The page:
Carbohydrate Pellets for Glycemic Testing for Insulin Dysfunction (ID)

Carbohydrate pellets might become a useful tool for glycemic testing for insulin dysfunction in horses, according to a year-long study.
fat horse in field
Horses at risk for ID could benefit from carbog=hydrate pellets for glycemic testing.
Carbohydrate pellets might become a useful tool for glycemic testing for insulin dysfunction in horses. | iStock

In many cases of insulin dysfunction, resting insulin might remain within normal limits, thereby necessitating the use of a dynamic test, such as an oral glycemic challenge, to measure the insulin response. This test is also used for ongoing monitoring of a horse’s response to treatment and management. 

Currently, this testing is done as an oral glucose test (OGT) by administering corn syrup (Karo) or dextrose powder and then measuring insulin responses at time sequences up to 120 minutes post-consumption. While Karo syrup is not available in all parts of the world, dextrose is unpalatable and often requires administration via a nasogastric tube or mixed with chaff and food. 

Carbohydrate Pellets for Glycemic Testing

However, there is variability in the test-specific cut-off values for insulin with these procedures. A study looked at using a palatable carbohydrate pellet to perform glycemic testing in horses and to evaluate its diagnostic compatibility with immunoassays that quantify insulin [De Laat, MA.; Warnken, T.; Delarocque, J.; et al. Carbohydrate pellets to assess insulin dysregulation. Journal of Veterinary Internal Medicine April 2022; DOI: 10.1111/jvim.16621].

Study Parameters

The study was performed over a year-long period in Australia, Germany, Sweden, the United Kingdom and the U.S. To provide a broad spectrum of metabolic health, 157 horses and ponies older than two years of age and of many different breed types were evaluated in the study. Supplementary feed and pasture were withheld the night before testing with the exception of hay or haylage (0.2 – 0.4 kg/100 kg body weight) to approximate a “resting” state. The morning of testing, blood samples were taken for baseline insulin, glucose and ACTH immediately before feeding 0.5 grams/kg body weight of soluble carbohydrate (containing oligosaccharides) as a pelleted form; the horses were allowed to eat for only 10 minutes. Most finished the pellets within four minutes, which is comparable to dosing syrup with a syringe. Blood samples were obtained at 60, 120 and 180 minutes following the pellet dose.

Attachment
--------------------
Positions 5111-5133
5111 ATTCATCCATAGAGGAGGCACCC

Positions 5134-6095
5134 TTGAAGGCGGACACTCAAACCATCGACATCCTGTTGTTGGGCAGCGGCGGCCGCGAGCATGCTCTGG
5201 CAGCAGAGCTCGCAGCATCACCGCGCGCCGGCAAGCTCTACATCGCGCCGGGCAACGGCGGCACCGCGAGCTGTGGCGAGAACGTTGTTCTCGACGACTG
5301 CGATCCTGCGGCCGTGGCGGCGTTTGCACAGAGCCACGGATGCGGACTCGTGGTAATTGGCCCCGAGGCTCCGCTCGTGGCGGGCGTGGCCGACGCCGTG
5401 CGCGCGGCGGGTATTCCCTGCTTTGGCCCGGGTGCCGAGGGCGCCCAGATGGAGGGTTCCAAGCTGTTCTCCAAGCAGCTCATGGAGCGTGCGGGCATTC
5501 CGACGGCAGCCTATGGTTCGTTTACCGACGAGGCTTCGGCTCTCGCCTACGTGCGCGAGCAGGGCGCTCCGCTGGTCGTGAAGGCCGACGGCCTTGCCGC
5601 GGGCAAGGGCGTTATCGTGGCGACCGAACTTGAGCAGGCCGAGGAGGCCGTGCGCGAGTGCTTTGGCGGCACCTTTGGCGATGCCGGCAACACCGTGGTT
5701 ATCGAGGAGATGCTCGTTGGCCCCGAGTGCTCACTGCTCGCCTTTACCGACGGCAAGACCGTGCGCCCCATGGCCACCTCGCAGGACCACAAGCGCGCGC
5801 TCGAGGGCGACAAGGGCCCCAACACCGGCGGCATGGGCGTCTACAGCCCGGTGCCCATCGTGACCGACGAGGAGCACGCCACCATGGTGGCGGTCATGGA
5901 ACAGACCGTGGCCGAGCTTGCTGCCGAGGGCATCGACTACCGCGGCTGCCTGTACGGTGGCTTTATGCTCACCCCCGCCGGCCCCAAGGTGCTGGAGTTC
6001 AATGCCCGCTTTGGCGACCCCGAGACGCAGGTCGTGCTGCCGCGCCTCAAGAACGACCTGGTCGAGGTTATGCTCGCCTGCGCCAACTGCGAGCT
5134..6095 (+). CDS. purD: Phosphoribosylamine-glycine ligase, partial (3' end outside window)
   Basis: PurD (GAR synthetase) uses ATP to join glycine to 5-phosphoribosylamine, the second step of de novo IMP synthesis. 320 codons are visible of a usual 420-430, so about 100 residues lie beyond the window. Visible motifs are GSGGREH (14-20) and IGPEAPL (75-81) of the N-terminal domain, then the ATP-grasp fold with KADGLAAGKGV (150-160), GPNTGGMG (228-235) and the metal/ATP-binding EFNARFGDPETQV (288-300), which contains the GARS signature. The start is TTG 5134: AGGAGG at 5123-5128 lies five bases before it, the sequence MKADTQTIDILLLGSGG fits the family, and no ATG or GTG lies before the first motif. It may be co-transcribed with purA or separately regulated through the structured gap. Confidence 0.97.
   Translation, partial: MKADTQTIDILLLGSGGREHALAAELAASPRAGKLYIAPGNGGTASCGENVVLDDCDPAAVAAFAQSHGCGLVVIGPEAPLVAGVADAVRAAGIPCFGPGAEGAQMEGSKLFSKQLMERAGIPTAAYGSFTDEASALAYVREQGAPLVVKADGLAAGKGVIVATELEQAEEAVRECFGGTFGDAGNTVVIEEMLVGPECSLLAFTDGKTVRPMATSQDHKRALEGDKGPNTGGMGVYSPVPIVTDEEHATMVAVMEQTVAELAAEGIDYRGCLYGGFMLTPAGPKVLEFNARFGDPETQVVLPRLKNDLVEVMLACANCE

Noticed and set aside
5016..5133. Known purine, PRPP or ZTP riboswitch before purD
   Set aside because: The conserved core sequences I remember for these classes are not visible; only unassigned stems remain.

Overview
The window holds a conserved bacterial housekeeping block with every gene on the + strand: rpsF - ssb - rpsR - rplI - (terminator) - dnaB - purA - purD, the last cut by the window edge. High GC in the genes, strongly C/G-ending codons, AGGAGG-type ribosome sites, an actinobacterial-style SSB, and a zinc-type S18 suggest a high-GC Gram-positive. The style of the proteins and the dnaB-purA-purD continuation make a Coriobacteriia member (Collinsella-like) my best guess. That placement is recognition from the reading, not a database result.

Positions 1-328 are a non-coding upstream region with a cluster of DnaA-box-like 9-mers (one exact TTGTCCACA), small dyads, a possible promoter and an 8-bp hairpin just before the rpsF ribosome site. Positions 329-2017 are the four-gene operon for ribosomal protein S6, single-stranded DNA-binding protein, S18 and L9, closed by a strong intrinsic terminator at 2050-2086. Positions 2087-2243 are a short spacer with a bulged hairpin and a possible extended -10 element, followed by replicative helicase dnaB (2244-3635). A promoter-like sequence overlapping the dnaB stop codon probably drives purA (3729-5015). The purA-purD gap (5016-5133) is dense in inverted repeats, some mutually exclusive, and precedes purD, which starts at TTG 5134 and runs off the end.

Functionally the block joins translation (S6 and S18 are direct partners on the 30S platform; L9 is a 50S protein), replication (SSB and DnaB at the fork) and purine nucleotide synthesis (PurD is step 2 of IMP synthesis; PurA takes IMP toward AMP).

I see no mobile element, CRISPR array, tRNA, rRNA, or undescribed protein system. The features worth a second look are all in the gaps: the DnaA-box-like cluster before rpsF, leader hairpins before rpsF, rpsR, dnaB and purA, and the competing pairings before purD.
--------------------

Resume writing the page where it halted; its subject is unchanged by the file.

Those horses and ponies (84% or 118 individuals) that consumed more than 90% of the pellets were considered relevant subjects for metabolic responses. Body condition (BCS) and cresty neck (CNS) scores were assigned to the horses along with actual or estimated body weight. About 62% of the animals in the study were deemed overweight or obese, with variable areas of regional adiposity. About 50% had BCS > 6/9, CNS > 3/5, or a history of laminitis. Nearly 12% of those in the study were positive for PPID.


Resting insulin concentration was positively correlated with the cresty neck scores but not with BCS. The metabolic responses generated by the pellets agreed with clinical indicators of EMS, such as generalized and regional adiposity. Ponies had higher blood glucose and higher insulin responses to the pellets than the horses. The timepoint for maximum blood glucose measures was most consistent at 120 minutes compared to 60 minutes after feeding the pellets. At 120 minutes, 83 ul/ml is considered diagnostic for insulin dysregulation when using the pelleted glycemic challenge as a more simplified version of the oral glucose test.

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